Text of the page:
Even as the U.S. Justice Department is investigating members of New York Gov. Andrew Cuomo’s administration for alleged conflicts of interest, transparency groups are warning that proposed legislation in the Statehouse would limit access to public documents through Freedom of Information Law requests.
The four New York-based transparency groups expressed their opposition to reworking the FOIL laws in a memorandum Friday. They say the bill would make it harder for people and organizations who sue government agencies for failing to fulfill the FOIL requests — that is, requests for documents that are, by definition, public property — to be awarded attorney’s fees even if they win their lawsuits. The bill, they say, would insulate agencies from liability for those fees (which can act as a deterrent), rewarding agencies for deliberately missing their own deadlines.
The FOIL bill comes amid increased scrutiny on New York state transparency laws and a federal investigation of a billion-dollar state program that includes potential conflict of interest violations from state employees.
Justice Department investigators announced last month that they would continue to examine how a $1 billion program meant to revitalize the Buffalo region and others had been handled. The investigators are looking into how money and contracts were awarded under the “Buffalo Billion” program, which invested that sum into revitalizing Western New York. The program — championed by Cuomo for creating jobs, new buildings and optimism for the city — seems to have benefited a handful of well-connected New York players, including developers and donors to Cuomo.
News of the investigation surfaced last year when prosecutors subpoenaed three important companies in the program. That included SolarCity, an energy company backed by Tesla Motors founder Elon Musk that intends to build a solar-panel factory on the Buffalo River and is a major corporate partner with the state of New York. The firm ultimately chosen to develop the SolarCity plant, LPCiminelli, has given at least $96,500 to Cuomo’s campaigns for governor. The original solicitation appeared to be written in a way that would exclude most other companies and, while that language was later rewritten to be more open, LPCiminelli ultimately won the bid.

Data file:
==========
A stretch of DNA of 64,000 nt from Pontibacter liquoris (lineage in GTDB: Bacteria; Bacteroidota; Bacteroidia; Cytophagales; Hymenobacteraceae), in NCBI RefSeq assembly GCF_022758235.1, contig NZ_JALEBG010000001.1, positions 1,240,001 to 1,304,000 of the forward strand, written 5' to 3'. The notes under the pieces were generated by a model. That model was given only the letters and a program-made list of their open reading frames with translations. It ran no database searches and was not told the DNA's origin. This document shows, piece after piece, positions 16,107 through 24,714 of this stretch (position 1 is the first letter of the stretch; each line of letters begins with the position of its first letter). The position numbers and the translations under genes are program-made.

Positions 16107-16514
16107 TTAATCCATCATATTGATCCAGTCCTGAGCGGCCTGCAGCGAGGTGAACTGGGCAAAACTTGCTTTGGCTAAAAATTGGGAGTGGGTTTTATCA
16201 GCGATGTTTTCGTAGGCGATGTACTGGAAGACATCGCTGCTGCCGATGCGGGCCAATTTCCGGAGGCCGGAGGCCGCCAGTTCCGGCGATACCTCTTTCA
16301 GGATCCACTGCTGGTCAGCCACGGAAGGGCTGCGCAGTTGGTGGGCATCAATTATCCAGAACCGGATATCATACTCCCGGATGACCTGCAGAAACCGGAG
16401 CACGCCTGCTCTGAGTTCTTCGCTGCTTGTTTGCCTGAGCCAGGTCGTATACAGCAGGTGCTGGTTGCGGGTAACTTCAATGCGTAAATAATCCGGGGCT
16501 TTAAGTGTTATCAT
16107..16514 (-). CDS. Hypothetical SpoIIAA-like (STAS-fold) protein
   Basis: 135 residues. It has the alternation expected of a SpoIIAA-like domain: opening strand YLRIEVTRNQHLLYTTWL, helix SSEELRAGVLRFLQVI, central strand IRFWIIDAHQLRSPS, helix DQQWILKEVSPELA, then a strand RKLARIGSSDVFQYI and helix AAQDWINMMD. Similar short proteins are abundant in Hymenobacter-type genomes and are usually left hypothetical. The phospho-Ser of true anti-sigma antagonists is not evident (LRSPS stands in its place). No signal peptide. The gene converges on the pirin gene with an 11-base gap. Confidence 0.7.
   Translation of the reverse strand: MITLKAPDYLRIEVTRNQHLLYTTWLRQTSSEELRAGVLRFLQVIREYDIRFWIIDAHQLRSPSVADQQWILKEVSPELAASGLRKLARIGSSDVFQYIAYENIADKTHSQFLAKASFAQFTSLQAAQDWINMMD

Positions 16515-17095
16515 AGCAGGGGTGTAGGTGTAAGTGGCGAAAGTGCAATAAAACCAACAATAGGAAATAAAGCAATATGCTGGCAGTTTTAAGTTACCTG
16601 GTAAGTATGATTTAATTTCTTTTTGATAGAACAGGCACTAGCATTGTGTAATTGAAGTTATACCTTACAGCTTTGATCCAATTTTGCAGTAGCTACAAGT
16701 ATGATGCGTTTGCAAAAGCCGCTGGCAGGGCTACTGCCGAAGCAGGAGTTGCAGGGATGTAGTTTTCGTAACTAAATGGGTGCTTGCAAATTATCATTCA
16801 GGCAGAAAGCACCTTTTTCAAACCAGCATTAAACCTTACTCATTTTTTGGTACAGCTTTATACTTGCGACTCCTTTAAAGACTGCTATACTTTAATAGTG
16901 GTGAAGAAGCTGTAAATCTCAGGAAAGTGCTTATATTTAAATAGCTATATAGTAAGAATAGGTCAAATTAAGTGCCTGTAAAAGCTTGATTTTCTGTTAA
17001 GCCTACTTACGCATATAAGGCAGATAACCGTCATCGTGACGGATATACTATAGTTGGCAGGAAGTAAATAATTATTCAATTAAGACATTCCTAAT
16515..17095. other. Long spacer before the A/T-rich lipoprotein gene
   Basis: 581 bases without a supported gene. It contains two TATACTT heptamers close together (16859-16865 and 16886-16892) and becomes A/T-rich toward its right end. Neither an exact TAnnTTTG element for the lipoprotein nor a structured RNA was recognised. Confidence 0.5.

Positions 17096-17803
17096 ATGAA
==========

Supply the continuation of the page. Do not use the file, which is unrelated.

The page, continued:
Cuomo’s administration has hired a former federal prosecutor to conduct an internal review of the Buffalo Billion program, examining potential “improper lobbying” and “self-dealing” with “former state employees.” Those employees include Cuomo confidant Joseph Percoco, who reportedly got payments from companies and entities with business before the state, including Buffalo Billion entities.
Calls to Percoco's lawyer's office by the International Business Times for comment were not immediately returned, but a June 13 New York Times article noted that Percoco did not comment then but his lawyer referred to his client as "a dedicated and effective public servant." Percoco has not been charged with a crime.
Legislators in Albany moved in the early morning hours Saturday to pass a reform package that reportedly includes a substantial number of changes to the state campaign finance system, lobbying law and the state constitution itself. The bill mostly deals with regulating super PACs and requiring outside groups to disclose their donors; it likely would not affect the behavior of elected officials. At least one state senator voiced concern that legislators, who ultimately approved the reforms in the Assembly at 4:50 a.m., don’t really know what’s in the package.